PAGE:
The lecture progressed on interactivity and social networking and the instructor failed to engage with the text chat in a constructive way.

Some people in the audience complained that the text chat was distracting them and was blocking the powerpoint on effective interaction.

If you’re not laughing yet — let me explain why this is sadly funny:

  • A session on interaction where interaction is discouraged and/or dismissed
  • A session dealing with social networking that did not allow for cross-channel seeding via tags
  • A session on social networking that compared Facebook and Second Life — two completely different tools – and made judgement calls because one was not like the other.
  • People attending a session on social networking who don’t like it happening and find it distracting
  • A session on social networks and viral marketing where avatars sat in chairs, faced front and the presenter did not build in any time for interaction and social networking

What if we’d gone to this session on social networking and he’d removed all the chairs and replaced them with rings or platforms with different keywords or interests and asked us to pick one, meet three people, move to two others?

What if he’d canvassed a wider variety of social networking tools, explained there are horses for courses, asked how we used them?

What if he threw out his opinion or findings or whatever they were that Second Life is NOT a valid social network because 1 million people can’t be on at once and we can’t use our real names and asked us to challenge it?

Finally, what if he’d been using a social networking tool during his lecture and invited us to interact with him there as well as in SL?

The thought process this irritation set in motion sort of hooks into a blog post I wrote a while back about people at a tech conference complaining about others who were Tweeting.

There are multiple tools available to us all – for group learning, collaboration, communication.  Viral communication works best when it’s organic.  And as different people are drawn to different tools or communications channels — communications jumps channels. I find out about great YouTube videos via Twitter.  I find out about great web sites via me.edu.au, or Second Life, or Twitter, or Flickr or Diigo. I can start a conversation in Twitter and it will end up in Second Life or Skype.

And it’s easy to find conversations when they are tagged with keywords that would stir my interest or that are unique and shared across networks.

In creating learning modules and sessions on interaction, communication, collaboration, engaging learners — in short, all the faboo ways teaching and learning is being transformed — shouldn’t we ensure that we model those teaching and learning practices in our modules and sessions???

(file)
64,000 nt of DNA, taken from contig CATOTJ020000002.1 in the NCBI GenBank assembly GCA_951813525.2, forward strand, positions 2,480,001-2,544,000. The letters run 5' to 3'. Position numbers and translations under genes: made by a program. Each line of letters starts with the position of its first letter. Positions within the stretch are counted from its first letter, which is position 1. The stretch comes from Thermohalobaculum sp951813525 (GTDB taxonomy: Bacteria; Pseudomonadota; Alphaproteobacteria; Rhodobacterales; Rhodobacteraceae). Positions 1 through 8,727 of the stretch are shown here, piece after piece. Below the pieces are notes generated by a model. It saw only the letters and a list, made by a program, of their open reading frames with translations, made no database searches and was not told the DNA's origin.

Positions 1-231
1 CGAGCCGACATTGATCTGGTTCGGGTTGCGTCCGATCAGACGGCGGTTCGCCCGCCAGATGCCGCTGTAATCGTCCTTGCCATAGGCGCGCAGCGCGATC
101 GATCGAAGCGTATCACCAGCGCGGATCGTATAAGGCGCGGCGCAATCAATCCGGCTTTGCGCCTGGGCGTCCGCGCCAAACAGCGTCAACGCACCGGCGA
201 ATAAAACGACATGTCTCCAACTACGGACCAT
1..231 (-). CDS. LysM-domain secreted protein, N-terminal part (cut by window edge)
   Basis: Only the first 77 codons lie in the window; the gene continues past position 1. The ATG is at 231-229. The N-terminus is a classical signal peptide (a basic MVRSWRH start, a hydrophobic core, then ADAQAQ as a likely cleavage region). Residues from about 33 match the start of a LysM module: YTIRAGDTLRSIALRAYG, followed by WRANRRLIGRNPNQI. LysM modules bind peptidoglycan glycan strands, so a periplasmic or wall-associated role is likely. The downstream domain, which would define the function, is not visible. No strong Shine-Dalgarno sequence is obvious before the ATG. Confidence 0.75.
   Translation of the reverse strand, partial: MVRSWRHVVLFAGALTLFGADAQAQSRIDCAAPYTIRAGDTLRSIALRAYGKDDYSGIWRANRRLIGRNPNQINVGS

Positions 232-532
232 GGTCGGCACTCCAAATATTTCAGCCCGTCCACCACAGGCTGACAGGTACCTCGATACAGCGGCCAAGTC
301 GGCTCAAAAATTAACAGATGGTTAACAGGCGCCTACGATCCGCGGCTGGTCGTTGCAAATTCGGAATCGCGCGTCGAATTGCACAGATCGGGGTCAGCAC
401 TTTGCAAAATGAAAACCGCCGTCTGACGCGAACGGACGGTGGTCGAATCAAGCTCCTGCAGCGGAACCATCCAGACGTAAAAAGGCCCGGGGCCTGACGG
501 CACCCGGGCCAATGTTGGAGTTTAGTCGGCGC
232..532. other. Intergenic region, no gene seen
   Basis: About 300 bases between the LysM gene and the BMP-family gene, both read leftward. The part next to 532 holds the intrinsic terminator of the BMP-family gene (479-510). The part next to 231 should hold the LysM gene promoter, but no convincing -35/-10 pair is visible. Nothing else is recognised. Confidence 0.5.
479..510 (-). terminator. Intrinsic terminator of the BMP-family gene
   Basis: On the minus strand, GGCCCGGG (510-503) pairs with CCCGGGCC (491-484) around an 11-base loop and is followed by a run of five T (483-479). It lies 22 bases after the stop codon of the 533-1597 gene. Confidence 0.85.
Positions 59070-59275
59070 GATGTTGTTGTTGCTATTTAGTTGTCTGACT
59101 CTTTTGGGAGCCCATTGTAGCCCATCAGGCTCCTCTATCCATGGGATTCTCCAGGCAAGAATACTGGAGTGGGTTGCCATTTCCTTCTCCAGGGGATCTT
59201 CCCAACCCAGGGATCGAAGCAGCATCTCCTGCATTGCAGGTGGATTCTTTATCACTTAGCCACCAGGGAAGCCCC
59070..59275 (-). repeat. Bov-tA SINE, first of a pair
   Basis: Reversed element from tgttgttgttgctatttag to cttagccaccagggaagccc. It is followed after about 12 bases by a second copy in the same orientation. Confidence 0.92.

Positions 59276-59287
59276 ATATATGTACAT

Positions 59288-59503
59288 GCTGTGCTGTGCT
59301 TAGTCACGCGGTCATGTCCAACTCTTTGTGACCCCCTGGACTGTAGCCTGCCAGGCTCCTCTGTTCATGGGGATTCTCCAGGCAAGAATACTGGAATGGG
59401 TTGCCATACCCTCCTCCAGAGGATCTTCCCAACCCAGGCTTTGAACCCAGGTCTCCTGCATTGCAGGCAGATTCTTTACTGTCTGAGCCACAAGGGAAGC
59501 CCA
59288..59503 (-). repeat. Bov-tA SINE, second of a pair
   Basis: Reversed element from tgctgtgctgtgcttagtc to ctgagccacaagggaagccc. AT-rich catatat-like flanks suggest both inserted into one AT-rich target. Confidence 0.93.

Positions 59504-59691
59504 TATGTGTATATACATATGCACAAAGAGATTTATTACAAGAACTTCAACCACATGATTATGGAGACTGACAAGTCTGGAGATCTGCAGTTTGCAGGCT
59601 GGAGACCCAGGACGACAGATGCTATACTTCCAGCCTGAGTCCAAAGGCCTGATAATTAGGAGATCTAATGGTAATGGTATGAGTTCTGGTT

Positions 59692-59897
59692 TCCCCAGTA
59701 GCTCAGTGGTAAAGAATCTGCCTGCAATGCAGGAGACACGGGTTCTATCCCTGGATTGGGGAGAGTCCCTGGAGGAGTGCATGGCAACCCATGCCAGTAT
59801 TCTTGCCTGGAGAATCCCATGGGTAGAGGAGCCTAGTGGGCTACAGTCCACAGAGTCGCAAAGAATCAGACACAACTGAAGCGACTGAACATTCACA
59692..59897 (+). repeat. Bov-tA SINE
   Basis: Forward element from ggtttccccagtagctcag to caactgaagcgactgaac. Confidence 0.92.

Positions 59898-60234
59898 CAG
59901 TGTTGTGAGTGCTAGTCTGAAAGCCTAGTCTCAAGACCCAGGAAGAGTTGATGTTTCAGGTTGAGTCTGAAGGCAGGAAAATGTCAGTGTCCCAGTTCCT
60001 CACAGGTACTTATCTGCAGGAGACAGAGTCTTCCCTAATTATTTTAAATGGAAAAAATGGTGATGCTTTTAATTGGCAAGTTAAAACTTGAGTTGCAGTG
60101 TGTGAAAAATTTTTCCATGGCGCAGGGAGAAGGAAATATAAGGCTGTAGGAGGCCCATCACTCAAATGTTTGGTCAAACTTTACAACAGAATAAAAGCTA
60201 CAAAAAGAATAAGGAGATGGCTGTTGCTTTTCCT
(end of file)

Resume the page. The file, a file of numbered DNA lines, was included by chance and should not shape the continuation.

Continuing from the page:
At two other sessions today, presenters standing in front of rows of avatars while standing on stages said we have to get rid of the sage on the stage mentality. *sigh*

Anyone – care to design a conference where PowerPoint, whiteboards, chalkboards, flip boards, butcher’s paper, videos, stages and seating that faces in one direction are outlawed?  Where there are NO presenters or presentations – but facilitators in the truest sense of the word? We could do it in Second Life — I can get us some free space.  We could do simultaneous sessions in Skype.  Maybe Elluminate.

It CAN be done.  It doesn’t mean anarchy.  I worked with Jo Kay and the Jokaydians last year to lead educators through tours of Second Life that taught them a helluva lot more than any PowerPoint could have. Jo shows, tells and offers opportunities to get hands one.  A role model.

Frankie Forsyth of Pelion Consulting, a consutlant from Tasmania, facilitated sessions for educators that drew information out of the participants in a structured way to achieve a common goal using an online classroom. She introduces research summaries, has questions where participants write out free form replies and then presents all the answers given and leads discussion.  She’s another of my role models. Because she takes it out of theory and puts it into practice.

I attended an Elluminate session on Friday sponsored by Edublogs on how to engage audiences using interactive tools and guess what? The presenter used interactive tools and we interacted and fed back what we thought and how we could use those techniques in our own sessions! Wow! Another role model!

So — are you a role model?

Image license is CC (by) – http://creativecommons.org/licenses/by/2.0/deed.en